On the day we had to sort the chamber, set up posters and banners. We had to make sure the seating was right. Everything had to be cared from the jug of water and glasses from which the Rose and I would drink to the doorstoppers that held the doors open for the crowd.

Most of this carried on as I waited downstairs, staring at some questions that we had pieced together, mobile phone in hand, hoping for a phone call from the Rose of Tralee. I was panicked just thinking about what I would say to the Rose on the phone. I knew I was awful at directions.

Time is passing and the Rose has not called. With about two minutes to go I’m panicking. I knew I’d sent on directions for getting here earlier that day but I’d never got a reply. Where was she? My phone rings. It’s not her. It’s Louise, our auditor. I know I’m going to have to tell her that the Rose is not here, while people are waiting in the chamber for her arrival. I pick up the phone “Hey Ruth, the Rose is here!!”

I sprint across the student centre to meet Louise and the Rose. The Rose has also brought her mother along, who also turns out to be very nice. The Rose turns to me and says “Hi, I’m Maria” and holds out her hand for me to shake. I’m a bit gobsmacked and I can’t recall how I replied. So I lead her a complicated route to the Fitzgerald Chamber, it seems my senses had gone out the window, and as we walk we make polite chitchat. My mind is thinking “Where do I go?”, “What do I say?”, “Are there many people in the chamber?”, “I’m making small talk with THE ROSE OF TRALEE”. We were very lucky in that the Rose of Tralee is the most polite, lovely, hilarious woman so from this point on my job was much easier than anticipated.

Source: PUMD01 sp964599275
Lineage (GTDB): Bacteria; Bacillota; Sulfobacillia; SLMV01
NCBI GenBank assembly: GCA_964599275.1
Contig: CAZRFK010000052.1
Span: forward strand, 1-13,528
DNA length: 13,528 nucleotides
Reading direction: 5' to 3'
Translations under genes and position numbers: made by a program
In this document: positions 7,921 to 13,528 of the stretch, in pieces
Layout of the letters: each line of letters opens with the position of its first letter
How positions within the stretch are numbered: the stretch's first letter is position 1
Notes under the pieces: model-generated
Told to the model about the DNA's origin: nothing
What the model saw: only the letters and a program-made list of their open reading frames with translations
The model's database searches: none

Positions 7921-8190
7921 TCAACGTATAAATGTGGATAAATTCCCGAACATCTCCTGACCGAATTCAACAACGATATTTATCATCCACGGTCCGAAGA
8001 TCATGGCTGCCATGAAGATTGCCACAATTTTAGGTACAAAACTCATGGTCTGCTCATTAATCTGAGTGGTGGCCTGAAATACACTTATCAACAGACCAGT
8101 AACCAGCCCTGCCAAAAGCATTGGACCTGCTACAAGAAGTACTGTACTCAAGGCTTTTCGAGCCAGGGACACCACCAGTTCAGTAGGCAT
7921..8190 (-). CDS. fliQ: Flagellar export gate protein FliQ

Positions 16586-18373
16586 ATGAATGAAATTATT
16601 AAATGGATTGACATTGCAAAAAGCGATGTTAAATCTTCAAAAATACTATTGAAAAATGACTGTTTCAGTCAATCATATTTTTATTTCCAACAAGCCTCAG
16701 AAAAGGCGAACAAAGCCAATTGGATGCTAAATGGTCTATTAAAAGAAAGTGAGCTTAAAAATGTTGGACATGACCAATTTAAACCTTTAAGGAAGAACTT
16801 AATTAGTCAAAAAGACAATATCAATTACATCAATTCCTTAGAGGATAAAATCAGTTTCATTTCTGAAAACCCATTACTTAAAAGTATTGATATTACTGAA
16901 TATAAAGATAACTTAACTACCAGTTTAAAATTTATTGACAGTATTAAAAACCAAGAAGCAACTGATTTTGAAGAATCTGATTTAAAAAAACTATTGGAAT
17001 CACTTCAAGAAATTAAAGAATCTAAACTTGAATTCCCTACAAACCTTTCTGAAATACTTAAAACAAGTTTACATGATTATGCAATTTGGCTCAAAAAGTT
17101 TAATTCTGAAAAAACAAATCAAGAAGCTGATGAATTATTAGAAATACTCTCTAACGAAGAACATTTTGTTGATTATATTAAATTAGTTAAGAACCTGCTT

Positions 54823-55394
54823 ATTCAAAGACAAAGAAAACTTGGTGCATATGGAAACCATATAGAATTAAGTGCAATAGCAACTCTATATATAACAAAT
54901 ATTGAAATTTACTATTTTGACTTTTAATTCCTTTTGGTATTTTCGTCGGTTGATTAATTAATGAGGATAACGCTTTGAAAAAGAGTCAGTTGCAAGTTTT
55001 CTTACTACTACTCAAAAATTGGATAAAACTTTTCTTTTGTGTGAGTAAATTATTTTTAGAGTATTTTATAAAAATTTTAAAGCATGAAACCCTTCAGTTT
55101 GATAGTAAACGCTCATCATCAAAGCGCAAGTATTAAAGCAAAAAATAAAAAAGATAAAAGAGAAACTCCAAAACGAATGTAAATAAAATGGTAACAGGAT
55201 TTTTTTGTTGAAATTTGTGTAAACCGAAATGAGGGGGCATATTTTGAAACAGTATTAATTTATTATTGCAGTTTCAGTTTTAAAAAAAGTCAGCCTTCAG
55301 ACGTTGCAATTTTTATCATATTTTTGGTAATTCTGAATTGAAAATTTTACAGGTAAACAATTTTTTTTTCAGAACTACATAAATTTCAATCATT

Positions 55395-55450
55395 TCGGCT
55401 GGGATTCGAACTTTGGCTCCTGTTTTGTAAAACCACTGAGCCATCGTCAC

We’re about to enter the chamber and Maria (I asked what I could call her) says “Wait”. She then offers that I wear her tiara into the chamber instead of her. As we enter Maria decides we should wave from the balcony like William and Kate and so we do. I can’t remember what is being said on the microphone at this point, if anything. When we get down the stairs and onto the chamber floor she introduces me as the new Rose of Tralee to a laugh from the crowd. We sit down and being very nervous I go straight into the questions. She interrupts me but only to thank the crowd for the award. I start awkwardly with some light questions but very soon I try to delve into deeper issues such as homophobia and marriage equality and to my amazement I’m not too nervous about it. Eventually it just became normal that yes, I’m sitting next to the Rose of Tralee facing a room full of people and I only wrote most of these questions down on record cards the night before.


It was difficult at times to know when to come in and how to lead onto the next question. I tried to relate each question to her previous statements. It seemed the audience were enjoying it. They laughed at Maria’s humour. Everything just seemed to flow. Altogether it was a successful evening.

It was not my work that led to this but a combination of the committee and those who helped us out from UCD Societies, DrawSoc, UCDTV, the Observer, everyone including our friend Ciara who was forced to drive places and do jobs for us on multiple occasions. Of course Maria Walsh herself was so easy to talk to and so happy to speak out and did so eloquently which made everything run so smoothly. Obviously we couldn’t have done it without her. Also another personality wouldn’t have been able to make things go as seamlessly as she did. I’m so thankful for this event and honoured to have helped present Maria Walsh with this award. I know now that I definitely can’t state enough the significance of a good committee. I also can’t praise enough the hard work of Louise our auditor without whom I don’t like to consider how the society would continue.